Capital markets: Multi-asset class portfolio finance

It’s a part of the HRE market that presents a unique financing challenge

By Erik Tellefson

Healthcare portfolio acquisitions were a large part of the medical office building (MOB) landscape in 2016 and this trend is projected to continue in 2017. In particular, multi-asset class healthcare portfolios will be part of the healthcare real estate (HRE) market. But these portfolios present a unique financing challenge, as they may contain medical office space, dialysis centers, rehab facilities, hospitals and many other types of HRE.

Multi-asset class healthcare portfolios offer diversity by spreading risk amongst the different asset classes, in addition to the typical portfolio diversifications that can include geography, health system, hospital affiliation and tenancy. Additionally, some of the individual asset classes included can be relatively difficult to finance or make less sense to acquire on a one-off basis.

A multi-asset class healthcare portfolio can potentially contain:

MOBs. MOBs are the most prevalent asset class in medical property portfolios and are usually relatively straightforward. They can typically be underwritten as real estate, are recognized as a stable asset class, and are frequently financed as single assets.

Dialysis centers. These specialized properties are often smaller in size. They are used for dialysis and sometimes include nephrology physician offices. The properties typically maintain contract rents from larger dialysis companies and are often too small on an individual basis to be financed as single assets.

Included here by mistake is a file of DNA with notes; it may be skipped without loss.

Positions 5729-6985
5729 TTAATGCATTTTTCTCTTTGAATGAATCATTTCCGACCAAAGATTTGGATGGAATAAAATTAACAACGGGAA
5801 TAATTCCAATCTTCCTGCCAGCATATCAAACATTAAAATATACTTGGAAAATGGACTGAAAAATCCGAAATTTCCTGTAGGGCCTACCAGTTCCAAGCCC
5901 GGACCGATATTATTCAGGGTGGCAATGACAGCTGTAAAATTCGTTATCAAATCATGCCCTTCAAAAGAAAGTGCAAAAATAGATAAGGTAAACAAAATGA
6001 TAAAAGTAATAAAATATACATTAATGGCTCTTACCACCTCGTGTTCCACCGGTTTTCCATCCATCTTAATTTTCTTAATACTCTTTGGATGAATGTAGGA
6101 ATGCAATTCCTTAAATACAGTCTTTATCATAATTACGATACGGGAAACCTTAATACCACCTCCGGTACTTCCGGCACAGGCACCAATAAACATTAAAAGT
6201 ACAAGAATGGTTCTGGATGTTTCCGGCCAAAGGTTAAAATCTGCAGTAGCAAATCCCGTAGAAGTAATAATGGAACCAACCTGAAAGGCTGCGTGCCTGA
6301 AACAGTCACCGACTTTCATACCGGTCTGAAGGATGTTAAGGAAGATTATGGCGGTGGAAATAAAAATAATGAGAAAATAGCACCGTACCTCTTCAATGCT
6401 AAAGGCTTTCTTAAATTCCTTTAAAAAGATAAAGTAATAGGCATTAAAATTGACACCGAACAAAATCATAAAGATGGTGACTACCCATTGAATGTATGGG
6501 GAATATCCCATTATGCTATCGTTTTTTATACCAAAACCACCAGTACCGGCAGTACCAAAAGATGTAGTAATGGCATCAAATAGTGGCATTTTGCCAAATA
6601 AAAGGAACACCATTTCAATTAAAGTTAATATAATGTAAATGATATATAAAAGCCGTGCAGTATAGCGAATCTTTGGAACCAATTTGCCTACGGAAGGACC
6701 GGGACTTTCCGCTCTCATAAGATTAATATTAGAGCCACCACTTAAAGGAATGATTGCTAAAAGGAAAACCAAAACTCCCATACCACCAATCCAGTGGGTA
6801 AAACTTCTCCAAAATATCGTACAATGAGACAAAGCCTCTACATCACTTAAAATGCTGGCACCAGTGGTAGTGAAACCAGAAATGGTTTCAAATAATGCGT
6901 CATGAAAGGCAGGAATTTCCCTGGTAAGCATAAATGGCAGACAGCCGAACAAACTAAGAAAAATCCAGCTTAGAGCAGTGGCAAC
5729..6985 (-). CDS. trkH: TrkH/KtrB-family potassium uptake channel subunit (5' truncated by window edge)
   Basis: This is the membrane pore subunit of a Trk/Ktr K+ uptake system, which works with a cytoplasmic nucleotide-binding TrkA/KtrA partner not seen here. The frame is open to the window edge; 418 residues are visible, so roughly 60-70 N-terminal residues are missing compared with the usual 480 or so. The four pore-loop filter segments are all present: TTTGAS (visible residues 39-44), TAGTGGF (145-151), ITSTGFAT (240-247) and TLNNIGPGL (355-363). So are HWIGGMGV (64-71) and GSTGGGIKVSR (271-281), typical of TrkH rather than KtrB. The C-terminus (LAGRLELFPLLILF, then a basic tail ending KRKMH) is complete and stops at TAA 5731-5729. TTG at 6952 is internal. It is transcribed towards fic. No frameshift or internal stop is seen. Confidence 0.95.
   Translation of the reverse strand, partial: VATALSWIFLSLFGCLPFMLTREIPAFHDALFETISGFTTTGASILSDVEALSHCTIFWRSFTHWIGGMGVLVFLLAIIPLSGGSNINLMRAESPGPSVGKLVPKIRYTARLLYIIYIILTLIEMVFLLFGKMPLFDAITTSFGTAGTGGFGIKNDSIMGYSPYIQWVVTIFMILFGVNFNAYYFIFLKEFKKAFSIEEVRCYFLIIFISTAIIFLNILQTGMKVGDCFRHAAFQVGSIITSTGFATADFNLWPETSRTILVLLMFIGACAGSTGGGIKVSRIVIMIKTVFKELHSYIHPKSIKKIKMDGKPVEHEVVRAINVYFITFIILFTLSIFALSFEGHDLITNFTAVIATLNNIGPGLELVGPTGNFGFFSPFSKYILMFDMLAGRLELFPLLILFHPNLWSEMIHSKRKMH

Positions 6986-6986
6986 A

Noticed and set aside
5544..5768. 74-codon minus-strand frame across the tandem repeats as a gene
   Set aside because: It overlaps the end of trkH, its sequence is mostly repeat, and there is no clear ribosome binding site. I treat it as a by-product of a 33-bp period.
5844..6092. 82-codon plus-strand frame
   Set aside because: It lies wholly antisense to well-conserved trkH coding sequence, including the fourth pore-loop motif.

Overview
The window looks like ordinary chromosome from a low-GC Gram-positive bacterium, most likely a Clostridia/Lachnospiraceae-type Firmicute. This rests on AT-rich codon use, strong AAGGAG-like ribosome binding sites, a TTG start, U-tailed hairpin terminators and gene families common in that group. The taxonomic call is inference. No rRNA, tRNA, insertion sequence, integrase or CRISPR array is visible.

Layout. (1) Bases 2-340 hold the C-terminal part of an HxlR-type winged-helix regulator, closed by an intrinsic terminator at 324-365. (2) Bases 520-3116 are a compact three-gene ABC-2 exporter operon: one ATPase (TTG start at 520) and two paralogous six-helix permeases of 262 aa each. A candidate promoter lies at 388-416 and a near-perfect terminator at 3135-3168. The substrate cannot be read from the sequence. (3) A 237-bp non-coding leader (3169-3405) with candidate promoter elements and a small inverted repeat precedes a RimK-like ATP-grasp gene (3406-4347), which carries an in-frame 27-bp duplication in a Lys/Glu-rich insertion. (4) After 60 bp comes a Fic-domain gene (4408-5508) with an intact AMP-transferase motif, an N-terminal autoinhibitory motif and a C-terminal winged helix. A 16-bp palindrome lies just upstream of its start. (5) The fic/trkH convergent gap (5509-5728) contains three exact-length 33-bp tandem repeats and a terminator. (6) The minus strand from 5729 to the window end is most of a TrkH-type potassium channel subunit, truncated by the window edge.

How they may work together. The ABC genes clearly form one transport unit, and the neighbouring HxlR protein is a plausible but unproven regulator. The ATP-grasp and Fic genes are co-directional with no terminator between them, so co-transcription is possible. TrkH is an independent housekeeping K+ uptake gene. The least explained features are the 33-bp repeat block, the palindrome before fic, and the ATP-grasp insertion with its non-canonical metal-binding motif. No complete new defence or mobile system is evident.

Inpatient rehab facilities (IRFs). IRF tenancy is frequently a joint venture between a nationwide operator and a physician group or hospital. Their EBITDAR-to-lease cover is usually a strong indication of their viability, in conjunction with any lease controls or guarantees. IRFs are sometimes financed on a one-off basis; however most lenders typically prefer a spread of risk in a portfolio.

Long-term acute care hospitals (LTACHs). LTACHs have a similar tenancy structure to IRFs. However, they are significantly more acute in usage and are primarily driven both by their operations and significant regulation. EBITDAR-to-lease cover is a good indication of viability along with lease controls and guarantees, and metrics around the regulatory aspects of LTACHs. Similar to IRFs, this asset class is rarely financed on a standalone basis.

Hospitals. Hospitals often require a different type of financing and can be financed alone or in a portfolio. Physician-owned hospitals especially are more often seen as a single-asset mortgage-type financing. These assets have very specific needs and are operations-driven with multiple metrics to underwrite.

Other. Neuro facilities, behavioral health facilities, addiction treatment facilities and other types of HRE can be also be included in portfolios. The viability of these as single assets often depends on the lender.

From an underwriting, structuring and sizing perspective, multi-asset healthcare portfolios preferably include a significant portion of medical office real estate. Portfolios that do not include MOBs can also find financing, depending on the asset mix. Lenders will typically underwrite each asset individually, and as a portfolio, and weigh the leverage and pricing across the asset classes.

Bringing together a diverse set of asset classes can make it easier to finance more difficult individual assets in a portfolio setting than it would be alone. But in order for these types of complex portfolios to be successfully financed, it is important to use a lender that knows the healthcare landscape and can use their resources and experience to build a flexible financing solution to fit each unique scenario.

Erik Tellefson is Managing Director with Capital One Healthcare and leads medical office and medical property lending. He has 18 years of experience in commercial real estate finance, including 13 years focused on healthcare, and works with clients to finance acquisitions, refinance existing debt, support working capital needs and fund growth initiatives. 

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